Chinese food brand wants to give customers ‘the full experience’

16 Dec 2022

Food brand Xiao Chi Jie is revamping Chinese cuisine for the modern American consumer. The Washington-based company sells regional Chinese specialties like soup dumplings, noodle kits, and barbeque skewers direct-to-consumer in the US.

XCJ was founded in 2018 by married couple Jennifer Liao and Caleb Wang, who are both second generation Chinese Americans. They first opened their doors with a street food-style restaurant in the Seattle area, but had to pivot during the pandemic.

Chinese food brand wants to give customers ‘the full experience’
© AdobeStock/somegirl

Once Covid-19 hit and foot traffic slowed, Wang and Liao began delivering their soup dumplings locally. But word of mouth spread on social media, and demand for their products quickly grew.

The brand went viral on TikTok and WeChat, with customers praising the products for their taste and quality as traditional Chinese food. Even though Chinese is a popular cuisine in the US, its dishes are typically “Americanised” and not considered authentic.

"Despite its prevalence in the US, Chinese cuisine is woefully underrepresented ー especially in the [consumer packaged goods] CPG space," Liao said.

XCJ now makes its food to be sold frozen and direct-to-consumer across the country, while still managing a restaurant in Washington state. And more than two years on from the start of the pandemic, investors are taking notice of XCJ’s efforts.

In October, the food brand raised $10 million in its Series A funding round led by Imaginary Ventures. Additional investors include actor Simu Liu, Goldhouse Ventures and Hyphen Capital, among others.

Chinese dishes aren’t a novelty in the American frozen food section, but XCJ’s fans all echo a similar refrain. Wang and Liao cracked the code for freezing their soup dumplings, a notoriously tricky food. They make the dumplings fresh at their restaurant every day and use liquid nitrogen for a slow freezing process, which helps maintain the integrity of the delicate dumpling.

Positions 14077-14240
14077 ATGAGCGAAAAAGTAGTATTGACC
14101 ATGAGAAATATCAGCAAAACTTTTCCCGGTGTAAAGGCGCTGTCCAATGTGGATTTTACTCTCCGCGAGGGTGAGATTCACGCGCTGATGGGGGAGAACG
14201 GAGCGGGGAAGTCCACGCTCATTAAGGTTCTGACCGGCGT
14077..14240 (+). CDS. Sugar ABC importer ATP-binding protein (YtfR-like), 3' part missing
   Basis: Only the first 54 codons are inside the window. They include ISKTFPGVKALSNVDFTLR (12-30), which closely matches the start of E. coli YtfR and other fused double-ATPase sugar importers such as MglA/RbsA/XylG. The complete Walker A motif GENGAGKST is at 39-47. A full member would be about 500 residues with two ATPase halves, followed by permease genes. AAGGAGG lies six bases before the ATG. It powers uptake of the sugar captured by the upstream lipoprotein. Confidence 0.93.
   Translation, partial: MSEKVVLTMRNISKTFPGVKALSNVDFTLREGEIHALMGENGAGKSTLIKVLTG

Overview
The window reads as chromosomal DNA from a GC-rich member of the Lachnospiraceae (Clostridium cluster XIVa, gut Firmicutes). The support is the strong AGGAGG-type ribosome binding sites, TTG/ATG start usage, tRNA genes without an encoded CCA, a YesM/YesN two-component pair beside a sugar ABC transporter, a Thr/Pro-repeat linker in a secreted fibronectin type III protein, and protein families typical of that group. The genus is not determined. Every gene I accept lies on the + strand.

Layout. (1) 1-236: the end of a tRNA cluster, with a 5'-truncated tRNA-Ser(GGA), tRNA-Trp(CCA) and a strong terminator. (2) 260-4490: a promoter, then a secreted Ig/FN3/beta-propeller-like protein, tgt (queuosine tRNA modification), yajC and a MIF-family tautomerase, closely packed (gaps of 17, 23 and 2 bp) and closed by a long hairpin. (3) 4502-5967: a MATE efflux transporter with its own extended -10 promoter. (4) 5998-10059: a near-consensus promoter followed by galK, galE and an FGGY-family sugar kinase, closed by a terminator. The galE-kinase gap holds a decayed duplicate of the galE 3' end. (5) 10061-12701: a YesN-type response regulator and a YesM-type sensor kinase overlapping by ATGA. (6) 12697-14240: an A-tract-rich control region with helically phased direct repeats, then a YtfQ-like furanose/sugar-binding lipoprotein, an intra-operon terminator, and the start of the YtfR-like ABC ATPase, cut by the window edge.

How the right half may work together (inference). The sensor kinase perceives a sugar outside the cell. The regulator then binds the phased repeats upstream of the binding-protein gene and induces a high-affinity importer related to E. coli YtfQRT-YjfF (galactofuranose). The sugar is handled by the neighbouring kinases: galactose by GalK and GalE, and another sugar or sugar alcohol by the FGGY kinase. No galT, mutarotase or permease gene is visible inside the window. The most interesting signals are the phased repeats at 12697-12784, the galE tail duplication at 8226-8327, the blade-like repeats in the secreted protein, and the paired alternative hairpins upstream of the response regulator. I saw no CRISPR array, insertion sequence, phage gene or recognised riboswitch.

In addition to the brand’s original soup dumplings, made with pork, shrimp and chicken, XCJ sells lamb, chicken and beef skewers, jasmine green tea and rose lychee ice cream, a variety of sauces, and noodles, its latest launch.

The frozen noodles come in different regional styles, and XCJ offers both a pork and vegan option. The vegan noodles are made with plant-based Impossible Pork in collaboration with Impossible Foods. Customers can also order “The Full XCJ Experience” to try a bit of everything from the brand. The variety pack comes with soup dumplings, a noodle kit, a trio of sauces, and a bamboo steamer.

The company plans to rebrand in 2023 to “a new name that can continue to grow with us as we invite more people to learn about our food and culture," Liao said. These plans will likely include a move into retail with smaller pack sizes, according to reporting in Forbes.

Wang and Liao first launched XCJ as a small project, focusing solely on their brick-and-mortar restaurant. But its profound success as a direct-to-consumer brand made it an unexpected personal and professional journey for the pair.

“For both of us, launching XCJ was our way of connecting with our family’s history and serves as a reminder that the Chinese identity is constantly evolving,” Wang said in a statement on the XCJ website.

“It is on us and our communities to create new, multidimensional representations of what it means to be our own brand of Asian-American and create a cuisine that deserves a place in the American food ecosystem.”